For example, rugged enterprise grade tablets that are expected be used in a vehicle dock are designed with a pogo-pin style connector. Essentially, the dock is equipped with pins on springs (like a pogo stick), which apply pressure on metal pads engineered into the bottom of the tablets to maintain electrical connectivity. But this design is more complicated than it sounds. If the springs are too weak, electrical connectivity is lost in a vibrating, bouncing truck. And if the springs are too strong, it is actually hard for a person to insert the tablet in the dock. (The Zebra R12 XSLATE tablet has 48 pads on the docking connector – if you simply make each spring strong enough, times 48, that is a lot of force. ) So, a balance is needed, and it is more than a compromise between too strong and too weak. The vibration “signatures” of various trucks are studied, which informs the designers as to what thickness of spring steel to use, how many windings in the spring and more.
The mounting configuration and tablet-dock design needed for each customer’s vehicle and tablet model selections can also vary greatly. In Europe, it is more common for field service companies to lease their fleet vehicles, so when the lease is up the vehicles must be returned in good condition. They don’t have the option of drilling holes into the floor to mount their workers’ tablets, so many European companies gravitate to tablets and vehicle docks that are designed for dash mounts, which usually mount by sliding next to the radio to an internal mounting point. These mounts can be removed and don’t leave a visible mark or gap. Whereas, in the U.S., trucks are usually larger and purchased outright, so floor mounting holes – and, therefore, larger tablets – can be used.
As you can imagine, all of these small worker and workflow considerations can quickly add up to hundreds (sometimes thousands) of design criteria made for each product design. That is why many companies guard their proprietary designs so closely. A lot of work was put into making them just right.
Designed-for tablet/dock pairs deliver superior performance in lots of areas, and most of the underlying work isn’t visible to customers. But this level of detail permeates every design decision, especially at companies that primarily serve enterprise, industrial and government organizations. Industrial designers for rugged device manufacturers like Zebra prioritize functional form and work with partners to ensure the design of third-party accessories – such as vehicle docks – follow suit.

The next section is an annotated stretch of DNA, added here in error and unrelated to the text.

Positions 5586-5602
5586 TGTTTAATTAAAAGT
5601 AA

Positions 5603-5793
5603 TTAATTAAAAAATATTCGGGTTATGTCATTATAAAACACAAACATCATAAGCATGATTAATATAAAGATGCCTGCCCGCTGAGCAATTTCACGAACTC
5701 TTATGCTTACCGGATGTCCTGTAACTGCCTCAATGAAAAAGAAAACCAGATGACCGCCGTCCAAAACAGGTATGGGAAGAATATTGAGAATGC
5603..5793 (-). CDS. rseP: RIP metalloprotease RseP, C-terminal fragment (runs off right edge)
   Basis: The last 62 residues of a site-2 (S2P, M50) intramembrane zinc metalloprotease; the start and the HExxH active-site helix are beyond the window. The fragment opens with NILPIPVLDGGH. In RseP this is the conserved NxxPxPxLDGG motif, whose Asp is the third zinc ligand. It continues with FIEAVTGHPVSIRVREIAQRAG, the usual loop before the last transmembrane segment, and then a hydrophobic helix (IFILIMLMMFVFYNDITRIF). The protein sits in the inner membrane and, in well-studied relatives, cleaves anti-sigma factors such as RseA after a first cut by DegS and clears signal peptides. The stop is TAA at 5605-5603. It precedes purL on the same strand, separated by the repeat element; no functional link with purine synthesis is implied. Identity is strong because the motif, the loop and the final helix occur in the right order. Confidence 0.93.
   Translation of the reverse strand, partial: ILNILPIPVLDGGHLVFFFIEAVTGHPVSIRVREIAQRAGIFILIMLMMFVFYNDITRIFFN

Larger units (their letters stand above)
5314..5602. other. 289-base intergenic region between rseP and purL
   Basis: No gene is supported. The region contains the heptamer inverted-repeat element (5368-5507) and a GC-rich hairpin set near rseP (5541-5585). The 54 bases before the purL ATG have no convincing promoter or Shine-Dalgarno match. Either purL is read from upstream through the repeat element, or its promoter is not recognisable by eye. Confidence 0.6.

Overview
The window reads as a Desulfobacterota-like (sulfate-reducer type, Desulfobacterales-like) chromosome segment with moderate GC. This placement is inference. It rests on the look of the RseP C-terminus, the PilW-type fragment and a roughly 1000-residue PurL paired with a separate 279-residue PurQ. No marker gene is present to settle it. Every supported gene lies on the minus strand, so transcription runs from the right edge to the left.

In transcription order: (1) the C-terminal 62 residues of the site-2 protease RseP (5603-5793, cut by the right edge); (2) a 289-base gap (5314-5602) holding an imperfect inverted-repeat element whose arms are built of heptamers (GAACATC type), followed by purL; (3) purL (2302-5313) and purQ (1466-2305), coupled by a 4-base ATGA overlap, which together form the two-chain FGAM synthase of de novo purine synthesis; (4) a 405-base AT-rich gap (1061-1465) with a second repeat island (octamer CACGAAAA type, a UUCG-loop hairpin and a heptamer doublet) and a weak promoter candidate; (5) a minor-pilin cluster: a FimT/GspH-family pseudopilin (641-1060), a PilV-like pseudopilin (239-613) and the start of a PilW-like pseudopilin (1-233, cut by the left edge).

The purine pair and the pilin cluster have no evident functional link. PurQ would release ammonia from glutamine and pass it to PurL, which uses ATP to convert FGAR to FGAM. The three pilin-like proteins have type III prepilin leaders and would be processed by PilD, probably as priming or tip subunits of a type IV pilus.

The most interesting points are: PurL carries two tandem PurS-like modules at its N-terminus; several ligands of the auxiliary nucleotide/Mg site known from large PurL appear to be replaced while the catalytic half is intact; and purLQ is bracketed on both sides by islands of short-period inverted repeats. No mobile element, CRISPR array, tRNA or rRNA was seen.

Consumer tablets are thin and light, but often require third-party docks and accessories that weren’t designed for a specific tablet, and that results in a whole host of compromises and missing features. Heavy commercial-grade tablets and notebooks require large vehicle docks and installations that could interfere with air-bags and even damage the vehicles’ underfloor wiring and exhaust lines. Fortunately there is a class of mobile devices which are designed with their vehicle accessories for use in vehicles. Those are what you should consider.
This is why I’d be most comfortable installing a fleet mobility solution that was designed at one company for the whole of the use-in-field scenario. Industrial designers who focus on functionality over artful form in a profoundly detailed way – whose decisions are not arbitrary, whimsical or emotive – will deliver products that you can be confident will work best. At the end of the day, that’s the design that matters most to end users who want their devices to conform to the way they work and not the other way around.